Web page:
We frequently get questions asking which distribution to choose. The short answer is - pick whatever distribution you're currently using if it's one that you like and are comfortable using. :) It's not going to make a tremendous difference at the end of the day and the differences are mostly in the way you'll manage your server and where/how config files are kept.
Our current recommendation, if you don't have a preference, is to go with Debian 5.0 (aka Lenny). Debian enjoys a vast software repository and you're likely to find anything you're wanting to run in the official repositories. This not only makes software installation easy, but it makes applying future security patches a breeze as well. Debian, and it's derivatives, are easy to upgrade in-place meaning that you can usually update your system to the next release without having to reinstall the server from scratch (Redhat, I'm looking at you). The release cycle was recently changed and I think it's now standardized on an 18 month schedule if I recall correctly.
Ubuntu has enjoyed popularity for the last couple years on the desktop and this exposure means that a lot of people are familiar with it already. It's a derivative of Debian and is managed in much the same way. They have 2 different release schedules (LTS and the normal distribution). LTS stands for long term support and is released every 2 years. The support window for this release is 5 years for their server release. The normal release cycle is 6 months with support expiring 18 months after release. This distro enjoys the same benefit of in-place upgrades as Debian.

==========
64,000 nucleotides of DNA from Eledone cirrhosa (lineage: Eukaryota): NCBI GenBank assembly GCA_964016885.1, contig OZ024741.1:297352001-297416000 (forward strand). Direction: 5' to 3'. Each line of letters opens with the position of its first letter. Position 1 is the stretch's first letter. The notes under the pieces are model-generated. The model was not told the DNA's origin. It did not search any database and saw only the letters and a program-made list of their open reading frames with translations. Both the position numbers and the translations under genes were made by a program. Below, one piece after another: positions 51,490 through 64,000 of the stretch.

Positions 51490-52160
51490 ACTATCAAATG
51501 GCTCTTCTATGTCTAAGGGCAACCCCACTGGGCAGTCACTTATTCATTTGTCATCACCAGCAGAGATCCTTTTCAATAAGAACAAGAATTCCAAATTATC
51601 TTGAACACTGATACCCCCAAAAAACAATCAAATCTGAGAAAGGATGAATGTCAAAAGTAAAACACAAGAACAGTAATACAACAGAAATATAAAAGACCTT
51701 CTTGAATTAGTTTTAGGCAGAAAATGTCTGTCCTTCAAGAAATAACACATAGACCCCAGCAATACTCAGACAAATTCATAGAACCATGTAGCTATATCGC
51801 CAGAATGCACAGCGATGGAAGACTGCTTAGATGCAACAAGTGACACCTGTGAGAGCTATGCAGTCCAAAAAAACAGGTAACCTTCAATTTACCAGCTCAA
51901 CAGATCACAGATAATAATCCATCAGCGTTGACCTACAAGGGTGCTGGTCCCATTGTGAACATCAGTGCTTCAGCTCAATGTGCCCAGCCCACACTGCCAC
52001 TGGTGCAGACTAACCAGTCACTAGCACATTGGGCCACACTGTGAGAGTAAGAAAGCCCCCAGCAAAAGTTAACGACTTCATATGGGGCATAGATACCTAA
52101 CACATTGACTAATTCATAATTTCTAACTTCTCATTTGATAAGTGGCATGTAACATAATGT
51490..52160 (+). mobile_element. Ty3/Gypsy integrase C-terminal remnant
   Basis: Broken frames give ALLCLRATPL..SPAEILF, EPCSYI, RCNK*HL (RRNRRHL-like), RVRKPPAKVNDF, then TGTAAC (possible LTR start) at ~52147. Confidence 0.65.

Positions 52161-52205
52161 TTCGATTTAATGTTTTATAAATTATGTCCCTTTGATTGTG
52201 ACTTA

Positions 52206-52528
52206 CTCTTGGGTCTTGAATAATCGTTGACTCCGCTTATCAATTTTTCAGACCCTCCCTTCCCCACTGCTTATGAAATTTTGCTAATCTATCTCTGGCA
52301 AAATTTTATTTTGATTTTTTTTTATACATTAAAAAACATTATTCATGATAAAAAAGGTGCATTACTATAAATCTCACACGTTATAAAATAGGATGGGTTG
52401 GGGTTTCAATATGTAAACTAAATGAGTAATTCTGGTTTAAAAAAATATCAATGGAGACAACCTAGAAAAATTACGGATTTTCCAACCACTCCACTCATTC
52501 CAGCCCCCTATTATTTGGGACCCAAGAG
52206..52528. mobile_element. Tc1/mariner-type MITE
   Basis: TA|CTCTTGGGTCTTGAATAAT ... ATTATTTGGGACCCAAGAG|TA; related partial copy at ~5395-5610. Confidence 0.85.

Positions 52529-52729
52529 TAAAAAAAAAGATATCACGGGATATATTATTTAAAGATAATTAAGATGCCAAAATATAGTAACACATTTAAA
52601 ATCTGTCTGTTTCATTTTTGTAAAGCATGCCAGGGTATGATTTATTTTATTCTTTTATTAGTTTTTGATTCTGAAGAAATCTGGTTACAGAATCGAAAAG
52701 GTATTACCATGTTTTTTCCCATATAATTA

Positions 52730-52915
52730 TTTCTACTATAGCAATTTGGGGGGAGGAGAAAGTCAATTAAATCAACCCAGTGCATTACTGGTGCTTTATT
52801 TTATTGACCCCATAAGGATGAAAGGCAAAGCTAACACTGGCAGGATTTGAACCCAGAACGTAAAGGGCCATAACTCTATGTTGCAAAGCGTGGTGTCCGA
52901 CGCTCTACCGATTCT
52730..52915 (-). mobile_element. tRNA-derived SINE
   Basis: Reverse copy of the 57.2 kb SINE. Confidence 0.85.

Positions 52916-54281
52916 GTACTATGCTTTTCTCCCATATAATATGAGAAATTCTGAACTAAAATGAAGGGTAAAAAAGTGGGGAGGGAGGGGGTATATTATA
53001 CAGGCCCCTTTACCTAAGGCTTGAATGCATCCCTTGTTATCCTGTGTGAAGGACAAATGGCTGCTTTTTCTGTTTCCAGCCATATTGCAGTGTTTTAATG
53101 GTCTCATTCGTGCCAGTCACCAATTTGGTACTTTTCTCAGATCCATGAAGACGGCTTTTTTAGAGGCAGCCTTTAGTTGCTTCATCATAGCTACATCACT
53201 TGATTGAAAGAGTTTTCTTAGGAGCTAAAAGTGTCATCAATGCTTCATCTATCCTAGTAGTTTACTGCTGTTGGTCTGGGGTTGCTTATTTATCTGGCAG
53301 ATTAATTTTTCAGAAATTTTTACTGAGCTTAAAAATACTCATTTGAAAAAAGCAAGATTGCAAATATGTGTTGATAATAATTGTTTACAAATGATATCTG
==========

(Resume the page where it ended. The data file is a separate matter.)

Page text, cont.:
CentOS is the free binary build of RedHat Enterprise Linux. It's essentially 100% binary compatible with RedHat packages so if you're not able to find a package for the software you're looking to install, chances are that you can grab a RHEL package and install that. You _could_ run into an issue, but I've not seen that happen before so it should be fine. The release cycle here is pretty long and it is an enterprise level distro. The packages are well tested and known to work reliably together at the expense of some of the latest package releases. You won't get cutting edge features, but you will get stability in spades. Also, some people find it easier to manage than Debian. Your mileage may vary. :)
Fedora - 6 month release cycle. 18 month support window. Can't be upgraded in-place. Do I need to go any further? Unless you like to reinstall your server every 18 months or just want the latest packages - everything else be damned, don't go here.
If you want to find out more about a particular distro or need to see which package versions are included, distrowatch.org is a great place to check that out.